Such a Long Journey

          Any film that brings together two of Indian cinema's great actors
  Roshan Seth and Om Puri, however briefly, is one to celebrate. This is a
  cinematic moment that is equivalent to the teaming of Al Pacino and Robert
  De Niro in Michael Mann's
HEAT. Their scenes crackle with an intensity that
  momentarily raises
SUCH A LONG JOURNEY into a different realm.

          In adapting Rohinton Mistry's novel set in 1971, screenwriter Sooni
  Taraporevala and director Sturla Gunnarsson have opted to follow a few plot
  strands which capture the turbulence and tenacity of the early 1970s. (India
  and Pakistan are soon to go to war over border conflicts that date back to
  India's independence.) By focusing on the family and work life of Parsi bank
  clerk Gustad Noble (Seth), the author and the filmmakers find a microcosm
  which mirrors national events. As the instability of the country grows, events
  within Noble's household threaten to upend his traditional, balanced world:
  his son refuses to attend engineering school and runs off; his daughter
  becomes ill, probably with malaria; his wife falls under the sway of an elderly
  neighbor who prescribes folk remedies. Further complicating his life is a
  request by an old acquaintance to launder money, raising issues of the nature
  of and duty associated with friendship. In many ways, Gustad embodies
  the cliché of "the personal is political."

          Much of the story unfolds in and around the Bombay apartment house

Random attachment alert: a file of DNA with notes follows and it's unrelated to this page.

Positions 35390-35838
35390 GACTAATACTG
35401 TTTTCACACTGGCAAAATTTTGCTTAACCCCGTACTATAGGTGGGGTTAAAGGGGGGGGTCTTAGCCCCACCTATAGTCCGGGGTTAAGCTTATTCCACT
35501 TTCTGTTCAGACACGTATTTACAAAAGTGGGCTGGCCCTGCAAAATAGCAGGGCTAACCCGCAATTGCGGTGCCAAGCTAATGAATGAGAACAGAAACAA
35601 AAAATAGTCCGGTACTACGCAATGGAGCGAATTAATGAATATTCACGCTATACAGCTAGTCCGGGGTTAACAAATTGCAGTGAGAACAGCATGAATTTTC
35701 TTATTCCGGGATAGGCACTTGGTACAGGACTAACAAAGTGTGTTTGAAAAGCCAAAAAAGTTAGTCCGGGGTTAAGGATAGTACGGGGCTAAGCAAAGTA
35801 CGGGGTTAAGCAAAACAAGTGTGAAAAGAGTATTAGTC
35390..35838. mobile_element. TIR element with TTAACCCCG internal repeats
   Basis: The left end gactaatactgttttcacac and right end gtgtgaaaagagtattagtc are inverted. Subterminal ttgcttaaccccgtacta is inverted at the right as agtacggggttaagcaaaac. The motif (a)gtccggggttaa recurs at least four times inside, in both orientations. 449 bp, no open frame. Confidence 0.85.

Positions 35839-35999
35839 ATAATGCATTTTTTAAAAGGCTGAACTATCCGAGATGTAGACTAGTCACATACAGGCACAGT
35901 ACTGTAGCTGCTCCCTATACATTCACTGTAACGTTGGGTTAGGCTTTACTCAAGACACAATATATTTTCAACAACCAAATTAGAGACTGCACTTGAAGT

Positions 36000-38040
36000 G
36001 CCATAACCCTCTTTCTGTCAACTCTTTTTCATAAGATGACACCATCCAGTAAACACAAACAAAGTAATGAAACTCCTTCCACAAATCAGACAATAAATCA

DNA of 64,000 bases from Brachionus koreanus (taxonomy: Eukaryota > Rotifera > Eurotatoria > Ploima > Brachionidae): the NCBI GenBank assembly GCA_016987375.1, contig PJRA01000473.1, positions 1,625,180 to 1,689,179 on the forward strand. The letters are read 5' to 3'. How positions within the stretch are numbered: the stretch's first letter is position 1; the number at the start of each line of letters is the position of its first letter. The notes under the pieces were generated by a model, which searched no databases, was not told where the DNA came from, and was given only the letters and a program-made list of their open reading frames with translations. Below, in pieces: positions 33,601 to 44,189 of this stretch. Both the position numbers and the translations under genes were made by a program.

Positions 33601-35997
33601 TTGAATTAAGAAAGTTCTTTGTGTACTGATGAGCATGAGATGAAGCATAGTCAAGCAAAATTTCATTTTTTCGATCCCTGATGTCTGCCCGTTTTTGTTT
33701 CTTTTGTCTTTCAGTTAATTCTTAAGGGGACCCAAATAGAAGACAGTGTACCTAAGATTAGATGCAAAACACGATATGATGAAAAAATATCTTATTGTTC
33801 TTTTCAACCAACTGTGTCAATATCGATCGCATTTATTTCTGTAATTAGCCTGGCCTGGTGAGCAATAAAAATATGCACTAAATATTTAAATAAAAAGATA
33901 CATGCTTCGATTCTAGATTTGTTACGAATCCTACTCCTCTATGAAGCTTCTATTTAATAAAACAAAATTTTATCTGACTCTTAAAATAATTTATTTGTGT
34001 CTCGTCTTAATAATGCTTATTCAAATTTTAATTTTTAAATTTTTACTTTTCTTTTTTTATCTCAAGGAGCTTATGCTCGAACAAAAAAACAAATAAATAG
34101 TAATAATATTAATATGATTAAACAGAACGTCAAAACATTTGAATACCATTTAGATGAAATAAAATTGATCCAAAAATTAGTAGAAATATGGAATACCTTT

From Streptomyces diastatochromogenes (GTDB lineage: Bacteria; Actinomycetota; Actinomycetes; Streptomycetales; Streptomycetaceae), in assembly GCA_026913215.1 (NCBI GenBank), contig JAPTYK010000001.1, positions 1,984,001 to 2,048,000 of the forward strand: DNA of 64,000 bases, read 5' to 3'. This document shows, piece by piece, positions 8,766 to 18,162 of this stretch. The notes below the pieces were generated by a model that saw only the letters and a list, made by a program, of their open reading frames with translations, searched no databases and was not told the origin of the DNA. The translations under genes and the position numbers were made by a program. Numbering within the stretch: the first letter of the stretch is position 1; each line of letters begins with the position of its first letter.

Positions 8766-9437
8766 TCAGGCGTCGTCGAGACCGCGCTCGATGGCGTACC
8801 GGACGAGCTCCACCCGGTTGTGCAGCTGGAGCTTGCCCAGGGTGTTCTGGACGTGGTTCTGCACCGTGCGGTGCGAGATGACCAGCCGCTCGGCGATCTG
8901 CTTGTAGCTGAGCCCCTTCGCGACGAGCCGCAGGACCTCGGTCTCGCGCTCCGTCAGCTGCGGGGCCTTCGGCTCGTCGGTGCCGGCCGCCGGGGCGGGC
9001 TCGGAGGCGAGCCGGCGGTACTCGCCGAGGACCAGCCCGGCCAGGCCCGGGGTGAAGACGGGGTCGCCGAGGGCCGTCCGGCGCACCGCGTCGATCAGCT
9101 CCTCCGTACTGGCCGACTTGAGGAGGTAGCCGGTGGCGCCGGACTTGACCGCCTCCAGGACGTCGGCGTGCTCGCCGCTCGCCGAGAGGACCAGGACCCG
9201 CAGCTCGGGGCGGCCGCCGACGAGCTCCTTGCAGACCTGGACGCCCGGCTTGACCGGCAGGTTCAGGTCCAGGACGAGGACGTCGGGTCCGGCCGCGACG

where the Noble family lives. The courtyard wall -- a breeding ground for
  malaria as many men use it as a urinal -- has been targeted for destruction
  so the street can be widened. In an inspired moment, Gustad convinces an
  itinerant artist (Ranjit Chowdhry) to ply his craft and soon the eyesore
  is sporting a variety of colorful religious paintings reflective of the various belief
  systems. That is a small victory for Gustad as the rest of his world verges on

          SUCH A LONG JOURNEY is a richly detailed, atmospheric film. The
  performances are all fine with Soni Razdan as Gustad's willful wife and
  Sam Dastor as a co-worker particularly effective. Although he has only a few
  scenes, Om Puri proves a powerful presence. But
 rests squarely on the shoulders of Roshan Seth, one of the world's most
  underappreciated actors. A terrific stage actor (David Hare wrote the lead
  role in the play
A MAP OF THE WORLD expressly for him), Seth has proven
  his mettle in films like
THE BUDDHA OF SUBURBIA but rarely has he had a role as rich as
  Gustad Noble.

          There are a few slow moving scenes and if one isn't fully versed in
  Indian culture, some of the more subtle touches may pass by, but
SUCH A LONG JOURNEY is one well worth travelling, especially in the
  company of the two veterans, Om Puri and the magnificent Roshan Seth.

Rating:                B+
MPAA Rating:        None
                                Running time:       113 mins.
© 2006 by C. E. Murphy. All Rights Reserved.